In a highly anticipated ruling in Kane ex rel United States, et al. v. Health First, Inc., et al., a New York federal judge has issued the first judicial interpretation of the sixty-day overpayment return provision in the Affordable Care Act.  In 2009, the FERA created a “reverse false claim” for failing to report and refund an overpayment, even if the recipient was faultless in receiving the overpayment, on pain of liability under the FCA.  The ACA added a requirement that an overpayment be refunded within sixty days of its “identification,” but left unanswered when an overpayment is “identified” so as to trigger the sixty day clock.  The answer is in and it is not good for healthcare providers.

The case arose from a software glitch suffered by HealthFirst, Inc., a non-profit Medicaid managed care insurer, which caused three of its participating hospitals operated by Continuum Health Partners (“Continuum”) to submit improper claims for reimbursement under Medicaid.

After the software glitch was identified and brought to its attention, Continuum assigned its employee, Kane, to review Continuum’s billing data to identify all claims potentially affected by the software glitch.  Five months later, Kane sent an email to Continuum’s management attaching a spreadsheet of 900 claims totaling over $1,000,000 that he thought might be erroneous but would need further analysis to confirm.  Four days after pushing the “Send” button on his computer, Kane was fired.  Continuum slowly began to reimburse improperly billed claims in April 2011 and did not finish that process until 2013, relying on Medicaid to discover and assert claims before paying.  As it turned out, only half of the claims identified by Kane were erroneous.

Meanwhile, Kane became a Relator and filed a qui tam action alleging that Continuum fraudulently delayed repayments for up to two years with knowledge of the overpayments.  The Department of Justice intervened in the case and Judge Edgardo Ramos of the Southern District of New York rendered his interpretation in ruling on the defendants’ motion to dismiss.  Predictably, the government took the position that the email notifying management of potential overpayments triggered the sixty day period.  Just as predictably, the defendants argued that notice of a potential overpayment did not trigger the sixty day period; rather that the sixty day period should begin when the provider had conclusive knowledge of the overpayment.  Judge Ramos sided with the government.  He believed the defendants’ interpretation produced the absurd, untenable and congressionally unintended result of leaving it to the recipient exclusively to decide when, if ever, the sixty day clock started. Judge Ramos acknowledged the government’s interpretation might impose a difficult and potentially unworkable burden to determine the existence of actual overpayments and repay them all within sixty days of receiving notice of a potential overpayment like Kane’s email.  He trusted that prosecutorial discretion would militate against filing enforcement actions against defendants who had worked diligently to identify overpayments, even if they were repaid untimely.

The upshot of the case for providers is that once they are on notice of potential overpayments, they should act diligently to identify all of the overpayments and repay them within the sixty day deadline and, if that is not possible, to document continuous good faith efforts to do so within a reasonable time.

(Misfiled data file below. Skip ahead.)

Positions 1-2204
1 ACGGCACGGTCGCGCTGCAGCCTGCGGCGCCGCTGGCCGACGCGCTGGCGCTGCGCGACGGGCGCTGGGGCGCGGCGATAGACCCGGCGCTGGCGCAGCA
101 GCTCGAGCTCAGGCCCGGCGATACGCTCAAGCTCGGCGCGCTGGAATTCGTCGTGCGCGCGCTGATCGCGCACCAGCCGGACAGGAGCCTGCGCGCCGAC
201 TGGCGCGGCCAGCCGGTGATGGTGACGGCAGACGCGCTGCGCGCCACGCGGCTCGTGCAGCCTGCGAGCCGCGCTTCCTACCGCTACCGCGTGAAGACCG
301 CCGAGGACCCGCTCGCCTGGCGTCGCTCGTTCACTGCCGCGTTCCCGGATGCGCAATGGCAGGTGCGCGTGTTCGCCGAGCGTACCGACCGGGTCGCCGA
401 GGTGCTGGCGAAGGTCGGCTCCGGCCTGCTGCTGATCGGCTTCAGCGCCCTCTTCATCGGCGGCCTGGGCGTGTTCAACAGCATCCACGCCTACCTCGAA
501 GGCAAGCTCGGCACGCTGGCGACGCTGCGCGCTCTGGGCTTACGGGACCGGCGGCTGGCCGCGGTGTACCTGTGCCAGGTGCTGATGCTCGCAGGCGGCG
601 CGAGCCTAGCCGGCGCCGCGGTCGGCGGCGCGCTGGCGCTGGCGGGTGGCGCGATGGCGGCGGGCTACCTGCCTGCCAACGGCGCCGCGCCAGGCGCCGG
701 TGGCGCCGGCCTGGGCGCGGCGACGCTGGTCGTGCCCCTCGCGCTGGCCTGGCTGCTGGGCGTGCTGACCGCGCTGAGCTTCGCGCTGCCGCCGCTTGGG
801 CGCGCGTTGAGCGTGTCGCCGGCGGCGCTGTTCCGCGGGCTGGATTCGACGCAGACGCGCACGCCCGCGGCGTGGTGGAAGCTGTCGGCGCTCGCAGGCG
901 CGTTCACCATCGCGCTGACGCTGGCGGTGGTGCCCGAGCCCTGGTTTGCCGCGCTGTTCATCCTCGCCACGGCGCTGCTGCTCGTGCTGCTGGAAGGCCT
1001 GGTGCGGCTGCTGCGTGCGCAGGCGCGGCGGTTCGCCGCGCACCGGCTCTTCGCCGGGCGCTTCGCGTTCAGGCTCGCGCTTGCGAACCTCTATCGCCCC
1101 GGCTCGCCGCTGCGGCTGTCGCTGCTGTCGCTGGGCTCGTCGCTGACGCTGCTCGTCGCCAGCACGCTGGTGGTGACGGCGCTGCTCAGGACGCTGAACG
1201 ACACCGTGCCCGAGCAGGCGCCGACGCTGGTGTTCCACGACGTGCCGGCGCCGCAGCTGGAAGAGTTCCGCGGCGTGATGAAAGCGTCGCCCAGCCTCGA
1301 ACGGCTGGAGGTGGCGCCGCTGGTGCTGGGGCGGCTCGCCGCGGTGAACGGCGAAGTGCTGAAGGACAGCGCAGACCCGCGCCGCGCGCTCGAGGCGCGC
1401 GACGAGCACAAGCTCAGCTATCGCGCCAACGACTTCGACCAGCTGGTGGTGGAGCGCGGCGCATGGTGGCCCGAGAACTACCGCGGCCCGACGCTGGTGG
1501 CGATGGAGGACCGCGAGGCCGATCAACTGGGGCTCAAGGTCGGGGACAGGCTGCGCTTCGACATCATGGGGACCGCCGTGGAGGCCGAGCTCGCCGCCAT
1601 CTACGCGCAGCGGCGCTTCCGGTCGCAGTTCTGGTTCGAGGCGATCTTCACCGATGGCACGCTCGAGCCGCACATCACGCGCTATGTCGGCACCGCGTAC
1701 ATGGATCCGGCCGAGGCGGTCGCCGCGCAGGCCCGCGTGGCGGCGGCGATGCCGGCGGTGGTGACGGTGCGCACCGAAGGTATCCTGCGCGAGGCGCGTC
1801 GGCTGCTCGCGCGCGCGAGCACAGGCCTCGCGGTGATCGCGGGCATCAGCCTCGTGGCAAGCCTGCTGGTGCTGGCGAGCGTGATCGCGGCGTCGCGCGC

The ACA turned mistaken overpayments by intermediaries, carriers and Medicaid agencies into potential False Claims Act violations by healthcare providers when it required that an overpayment be reported and refunded within 60 days after it was “identified.”  The ACA does not define what constitutes “identification” of an overpayment, so providers have been left to wonder when the 60-day period begins to run.  CMS issued proposed regulations in February 2012, not finalized.  They say that an overpayment is identified when a person has “actual knowledge of the existence of an overpayment or acts in reckless disregard or deliberate indifference of the overpayment.”  The preamble also says the 60-day period would not begin to run until the healthcare provider had an opportunity to undertake a “reasonable inquiry” into the circumstances of the overpayment.  So what does “reasonable inquiry” mean?  Does it mean the inquiry necessary to give a healthcare provider a sneaking suspicion that an overpayment might have occurred, or does it mean a detailed investigation that positively shows an overpayment, or something in between?

The U.S. District Court for the Southern District of New York may answer that question in a qui tam lawsuit brought against Continuum Health Partners, Inc., which squarely raises the issue of when is the 60-day time period is triggered.  This case marks the DOJ’s first intervention in a qui tam case premised on the 60-day provision.  The whistleblower alleges that Continuum Health Partners either purposefully or recklessly failed to take steps to identify approximately 900 overpayments after being notified of a suspicion that overpayments existed.  He also contends the 60-day time period begins to run when an overpayment is first suspected.  Arguing for dismissal, Continuum Health Partners explained why the 60 days should not begin to run until the conclusion of a thorough investigation that positively identifies an overpayment.  Continuum Health Partners has a lot of money riding on the Court’s answer, with potential exposure to civil penalties of between $5,500 and $11,000 per false claim, plus three times the amount of the damage the government suffers.  Other healthcare providers have a lot riding on it as well, since the answer will also dictate how much time and money they spend examining and analyzing reimbursements to identify potential overpaments.